As with any good keymapper, this app saves you time from having to manually map all the buttons. The game assistance app has a library of mapping schemes uploaded by other users of the MOQI i7s. So if you want to play a popular game like PUBG Mobile, you just have to choose the right scheme already shared by the community and the buttons will be automatically mapped for you.

PUBG Mobile is an especially good experience on this phone because the MOQI i7s works particularly well with slow-paced third-person shooters. It makes playing PUBG Mobile with a controller a very smooth experience.

Where the MOQI i7s really shines, though, is with action RPG games. Take Honkai Impact 3rd, which is one of the most graphically accomplished mobile games on the market. The control scheme works flawlessly. When I was testing it, there were times when it felt like playing Astral Chain on the Nintendo Switch.

Playing Honkai Impact 3rd on the MOQI i7s is buttery smooth. (Picture: Thomas Leung/Abacus)

But when it comes to fast-paced FPS games like Call of Duty Mobile, the MOQI i7s struggles. The keymapper still works as well as on any other game, but mobile FPS games remain much better optimized for touch-screen controls. The result is that having a physical controller isn’t much of an advantage. In some cases, it works against you.

If you want to do a fast swipe on a mobile FPS, for example, you would normally quickly swipe across the screen with your thumb. You can’t do that with the MOQI i7s analogue sticks, putting you at a disadvantage.

The analogue sticks are so short that it’s difficult to navigate with them. (Picture: Thomas Leung/Abacus)

That said, I still prefer the comfort of analogue sticks when possible. That’s why I still use them in games like PUBG Mobile even though it might not be the best option. But Call of Duty Mobile is so fast-paced that using the touch screen saves me a lot of frustration.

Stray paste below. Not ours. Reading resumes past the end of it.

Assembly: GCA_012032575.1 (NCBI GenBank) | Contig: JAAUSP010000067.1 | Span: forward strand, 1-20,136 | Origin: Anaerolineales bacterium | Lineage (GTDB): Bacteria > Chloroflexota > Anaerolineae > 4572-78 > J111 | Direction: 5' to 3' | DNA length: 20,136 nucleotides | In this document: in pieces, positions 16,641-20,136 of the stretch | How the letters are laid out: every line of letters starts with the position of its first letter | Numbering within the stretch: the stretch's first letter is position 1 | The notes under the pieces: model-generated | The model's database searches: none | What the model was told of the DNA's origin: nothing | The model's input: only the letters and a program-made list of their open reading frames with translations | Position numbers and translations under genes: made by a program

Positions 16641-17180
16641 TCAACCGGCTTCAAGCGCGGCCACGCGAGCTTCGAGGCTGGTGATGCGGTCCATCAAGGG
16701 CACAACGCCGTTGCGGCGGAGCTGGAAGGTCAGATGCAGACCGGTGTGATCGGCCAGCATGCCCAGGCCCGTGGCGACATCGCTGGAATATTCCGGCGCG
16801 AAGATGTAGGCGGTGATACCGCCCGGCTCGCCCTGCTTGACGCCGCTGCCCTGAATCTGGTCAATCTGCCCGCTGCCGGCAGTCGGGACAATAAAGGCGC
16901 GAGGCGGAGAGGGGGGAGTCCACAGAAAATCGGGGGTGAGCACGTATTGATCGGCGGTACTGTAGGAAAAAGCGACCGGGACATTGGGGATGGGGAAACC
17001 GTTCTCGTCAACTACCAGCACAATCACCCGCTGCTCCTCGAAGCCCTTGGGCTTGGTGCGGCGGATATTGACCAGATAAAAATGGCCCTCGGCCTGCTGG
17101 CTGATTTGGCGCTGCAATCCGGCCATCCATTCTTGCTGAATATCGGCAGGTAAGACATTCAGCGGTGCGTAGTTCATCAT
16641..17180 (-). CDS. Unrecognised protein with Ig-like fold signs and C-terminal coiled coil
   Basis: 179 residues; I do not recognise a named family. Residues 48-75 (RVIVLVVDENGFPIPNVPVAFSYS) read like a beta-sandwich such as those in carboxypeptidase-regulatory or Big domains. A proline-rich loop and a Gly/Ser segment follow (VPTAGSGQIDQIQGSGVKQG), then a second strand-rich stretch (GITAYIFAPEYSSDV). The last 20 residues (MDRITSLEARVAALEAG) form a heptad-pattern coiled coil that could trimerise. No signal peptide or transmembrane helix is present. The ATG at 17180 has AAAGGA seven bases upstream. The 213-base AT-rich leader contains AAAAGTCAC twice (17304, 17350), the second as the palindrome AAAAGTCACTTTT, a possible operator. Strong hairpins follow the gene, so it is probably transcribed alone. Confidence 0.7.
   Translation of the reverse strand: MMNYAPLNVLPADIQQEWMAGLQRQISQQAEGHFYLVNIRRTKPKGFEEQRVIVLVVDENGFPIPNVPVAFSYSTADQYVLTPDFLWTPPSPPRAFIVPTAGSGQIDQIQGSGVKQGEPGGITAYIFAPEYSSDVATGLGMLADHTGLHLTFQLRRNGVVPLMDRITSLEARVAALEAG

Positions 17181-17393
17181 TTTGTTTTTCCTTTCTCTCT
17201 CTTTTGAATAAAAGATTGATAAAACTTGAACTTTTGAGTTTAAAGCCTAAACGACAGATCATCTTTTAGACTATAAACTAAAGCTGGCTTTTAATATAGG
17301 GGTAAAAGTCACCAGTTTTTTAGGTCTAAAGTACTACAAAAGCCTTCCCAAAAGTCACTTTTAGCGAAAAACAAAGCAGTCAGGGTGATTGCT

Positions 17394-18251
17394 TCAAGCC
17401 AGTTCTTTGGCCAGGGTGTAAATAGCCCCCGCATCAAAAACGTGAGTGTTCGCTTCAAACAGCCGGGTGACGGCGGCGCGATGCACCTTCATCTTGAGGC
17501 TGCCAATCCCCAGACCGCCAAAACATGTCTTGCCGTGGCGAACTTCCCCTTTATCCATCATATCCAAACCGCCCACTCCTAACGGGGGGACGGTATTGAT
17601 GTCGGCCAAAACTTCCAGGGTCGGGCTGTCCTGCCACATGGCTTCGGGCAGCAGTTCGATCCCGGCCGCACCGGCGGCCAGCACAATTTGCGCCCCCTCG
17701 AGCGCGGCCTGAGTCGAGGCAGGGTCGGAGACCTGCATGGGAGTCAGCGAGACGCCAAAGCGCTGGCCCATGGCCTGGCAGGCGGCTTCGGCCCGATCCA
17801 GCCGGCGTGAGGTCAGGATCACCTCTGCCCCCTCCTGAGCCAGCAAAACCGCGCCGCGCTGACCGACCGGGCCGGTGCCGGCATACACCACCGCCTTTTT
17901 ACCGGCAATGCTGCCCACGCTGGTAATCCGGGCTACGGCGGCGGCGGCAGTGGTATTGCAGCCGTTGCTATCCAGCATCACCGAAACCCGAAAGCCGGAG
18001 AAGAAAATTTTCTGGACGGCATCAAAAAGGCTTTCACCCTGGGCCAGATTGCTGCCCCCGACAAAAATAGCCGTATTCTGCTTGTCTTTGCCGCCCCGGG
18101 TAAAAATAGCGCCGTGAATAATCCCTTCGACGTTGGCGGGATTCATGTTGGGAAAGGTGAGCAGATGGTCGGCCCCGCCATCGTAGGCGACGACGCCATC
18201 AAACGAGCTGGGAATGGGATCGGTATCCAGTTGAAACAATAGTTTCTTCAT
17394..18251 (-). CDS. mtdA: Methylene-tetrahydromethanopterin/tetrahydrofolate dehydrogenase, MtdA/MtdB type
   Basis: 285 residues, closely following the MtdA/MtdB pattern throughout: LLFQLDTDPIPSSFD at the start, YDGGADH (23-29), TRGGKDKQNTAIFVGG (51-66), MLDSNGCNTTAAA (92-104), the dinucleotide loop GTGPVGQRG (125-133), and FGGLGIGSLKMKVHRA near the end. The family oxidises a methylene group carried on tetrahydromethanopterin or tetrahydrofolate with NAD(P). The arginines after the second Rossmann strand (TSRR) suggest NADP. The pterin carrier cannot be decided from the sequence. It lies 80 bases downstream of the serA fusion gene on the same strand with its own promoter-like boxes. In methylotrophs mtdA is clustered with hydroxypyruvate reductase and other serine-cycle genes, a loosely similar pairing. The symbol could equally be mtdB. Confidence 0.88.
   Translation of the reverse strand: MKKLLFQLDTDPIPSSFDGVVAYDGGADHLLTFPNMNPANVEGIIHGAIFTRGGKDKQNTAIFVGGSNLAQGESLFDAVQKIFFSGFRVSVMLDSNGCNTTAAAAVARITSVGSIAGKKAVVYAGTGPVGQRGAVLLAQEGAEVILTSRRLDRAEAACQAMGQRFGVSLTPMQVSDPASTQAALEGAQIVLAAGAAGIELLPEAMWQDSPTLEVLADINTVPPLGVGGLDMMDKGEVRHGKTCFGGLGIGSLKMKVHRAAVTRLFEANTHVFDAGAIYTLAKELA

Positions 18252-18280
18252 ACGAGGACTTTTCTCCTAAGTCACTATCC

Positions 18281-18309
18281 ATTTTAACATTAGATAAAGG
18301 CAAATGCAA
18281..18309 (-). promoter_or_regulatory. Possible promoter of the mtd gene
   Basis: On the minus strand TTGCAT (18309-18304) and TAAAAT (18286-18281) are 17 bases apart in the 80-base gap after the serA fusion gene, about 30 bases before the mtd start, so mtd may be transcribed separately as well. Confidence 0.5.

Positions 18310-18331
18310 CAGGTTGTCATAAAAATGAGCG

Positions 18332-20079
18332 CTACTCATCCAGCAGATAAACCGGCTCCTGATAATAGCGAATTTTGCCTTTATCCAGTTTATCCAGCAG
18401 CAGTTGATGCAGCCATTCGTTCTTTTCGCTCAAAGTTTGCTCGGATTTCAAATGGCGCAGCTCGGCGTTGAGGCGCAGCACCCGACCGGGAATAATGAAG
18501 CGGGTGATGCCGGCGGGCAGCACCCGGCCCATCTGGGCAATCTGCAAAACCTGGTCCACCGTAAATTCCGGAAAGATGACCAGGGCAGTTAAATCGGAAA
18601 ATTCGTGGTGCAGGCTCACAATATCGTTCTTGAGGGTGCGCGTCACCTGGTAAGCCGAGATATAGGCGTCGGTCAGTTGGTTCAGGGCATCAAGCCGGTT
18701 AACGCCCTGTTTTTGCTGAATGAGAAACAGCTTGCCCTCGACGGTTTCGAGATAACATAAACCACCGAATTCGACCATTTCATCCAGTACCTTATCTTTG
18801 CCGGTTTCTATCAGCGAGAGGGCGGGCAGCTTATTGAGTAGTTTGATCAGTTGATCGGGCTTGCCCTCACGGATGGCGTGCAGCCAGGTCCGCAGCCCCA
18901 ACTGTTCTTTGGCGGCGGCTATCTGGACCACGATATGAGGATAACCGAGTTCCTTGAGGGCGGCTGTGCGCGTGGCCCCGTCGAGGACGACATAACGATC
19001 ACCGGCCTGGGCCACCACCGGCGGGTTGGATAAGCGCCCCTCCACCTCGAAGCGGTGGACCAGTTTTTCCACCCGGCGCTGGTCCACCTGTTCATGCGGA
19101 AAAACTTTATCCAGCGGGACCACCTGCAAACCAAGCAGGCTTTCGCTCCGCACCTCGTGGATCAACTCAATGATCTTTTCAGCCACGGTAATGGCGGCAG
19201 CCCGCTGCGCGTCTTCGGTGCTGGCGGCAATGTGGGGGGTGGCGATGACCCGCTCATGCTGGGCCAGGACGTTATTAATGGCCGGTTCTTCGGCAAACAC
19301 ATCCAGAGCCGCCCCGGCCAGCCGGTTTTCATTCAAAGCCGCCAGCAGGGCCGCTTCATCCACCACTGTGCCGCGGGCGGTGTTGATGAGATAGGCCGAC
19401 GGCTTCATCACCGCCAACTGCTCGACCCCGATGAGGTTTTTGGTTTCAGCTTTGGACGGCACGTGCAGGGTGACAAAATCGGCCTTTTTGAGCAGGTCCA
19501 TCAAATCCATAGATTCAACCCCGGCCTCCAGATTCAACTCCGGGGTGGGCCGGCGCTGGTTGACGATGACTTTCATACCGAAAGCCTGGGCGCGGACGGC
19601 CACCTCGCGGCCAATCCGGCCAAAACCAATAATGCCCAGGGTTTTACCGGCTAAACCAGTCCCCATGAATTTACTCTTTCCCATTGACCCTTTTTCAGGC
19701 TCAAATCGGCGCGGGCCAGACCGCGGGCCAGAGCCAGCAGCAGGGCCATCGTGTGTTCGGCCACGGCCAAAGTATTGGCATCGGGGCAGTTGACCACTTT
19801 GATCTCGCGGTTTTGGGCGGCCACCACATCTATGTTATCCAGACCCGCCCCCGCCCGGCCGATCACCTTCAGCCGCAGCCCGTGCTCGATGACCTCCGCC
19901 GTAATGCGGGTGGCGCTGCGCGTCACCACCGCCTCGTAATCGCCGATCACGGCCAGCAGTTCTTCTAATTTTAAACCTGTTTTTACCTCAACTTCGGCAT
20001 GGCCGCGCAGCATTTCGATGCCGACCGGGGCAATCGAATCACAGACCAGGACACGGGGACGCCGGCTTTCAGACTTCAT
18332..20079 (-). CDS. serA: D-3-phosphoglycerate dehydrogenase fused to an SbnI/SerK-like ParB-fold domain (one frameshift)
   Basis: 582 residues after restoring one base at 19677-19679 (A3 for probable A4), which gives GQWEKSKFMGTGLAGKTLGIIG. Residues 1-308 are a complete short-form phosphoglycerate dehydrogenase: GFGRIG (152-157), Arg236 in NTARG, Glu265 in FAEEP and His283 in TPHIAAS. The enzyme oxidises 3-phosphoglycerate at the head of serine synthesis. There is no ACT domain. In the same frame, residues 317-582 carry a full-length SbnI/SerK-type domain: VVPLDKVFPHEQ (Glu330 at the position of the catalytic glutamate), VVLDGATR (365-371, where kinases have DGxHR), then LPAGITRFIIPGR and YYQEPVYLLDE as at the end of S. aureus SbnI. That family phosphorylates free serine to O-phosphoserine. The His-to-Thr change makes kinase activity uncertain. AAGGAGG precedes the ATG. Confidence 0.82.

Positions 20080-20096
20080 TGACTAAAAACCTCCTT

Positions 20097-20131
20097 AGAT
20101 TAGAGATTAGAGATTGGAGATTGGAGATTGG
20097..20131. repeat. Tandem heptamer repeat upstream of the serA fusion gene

It’s also impractical to play mobile MOBA games like Arena of Valor with a controller. For a character to aim and release his abilities at enemies in mobile MOBAs, the gamer has to use his right thumb to tap and drag virtual buttons on the screen -- a well-calibrated control scheme that can’t be replicated with a controller. So even with a gaming phone, you need to play MOBA games with the touchscreen.

But if FPS and MOBA games aren’t great with the MOQI i7s, how much appeal does it have as a dedicated gaming device? For some dedicated gamers, the appeal of the device might be in playing emulated games. Performance tests online show that MOQI i7s works swimmingly with most games until you get to the Nintendo 64 generation of consoles. Some games from the PSP generation work well, too.

But remember that even though the emulators you choose might be legal, most game ROMS are copyrighted. Nevertheless, Snail Mobile has no qualms marketing the MOQI i7s to consumers as a device for emulators.

All in all, the MOQI i7s feels like a compelling option as a handheld Android gaming device. But this is still a phone, so some of the hardware like LTE connectivity pushes the price up to be more than what many might want to pay. It costs about the same as a Nintendo Switch in China. Even if you just want to play free mobile games, you’ll have to deal with some of the performance issues mentioned above (and these games do have ways of getting people to pay eventually).

The choice of chipset, cameras and display also make the device pretty mediocre as a smartphone. Sure, it’s much cheaper than the Razer Phone 2 and ROG Phone II, but those phones get you a 120Hz OLED screen and specs that match other flagship phones. More importantly, the removable controllers mean you might actually want to use those phones as, you know… phones. Holding the MOQI i7s up to your face is not a good look.

For what it is, though, I adore the simplicity of the MOQI i7s as an all-in-one Android gaming smartphone. But I have to admit that it’s only fit for a niche group of gamers.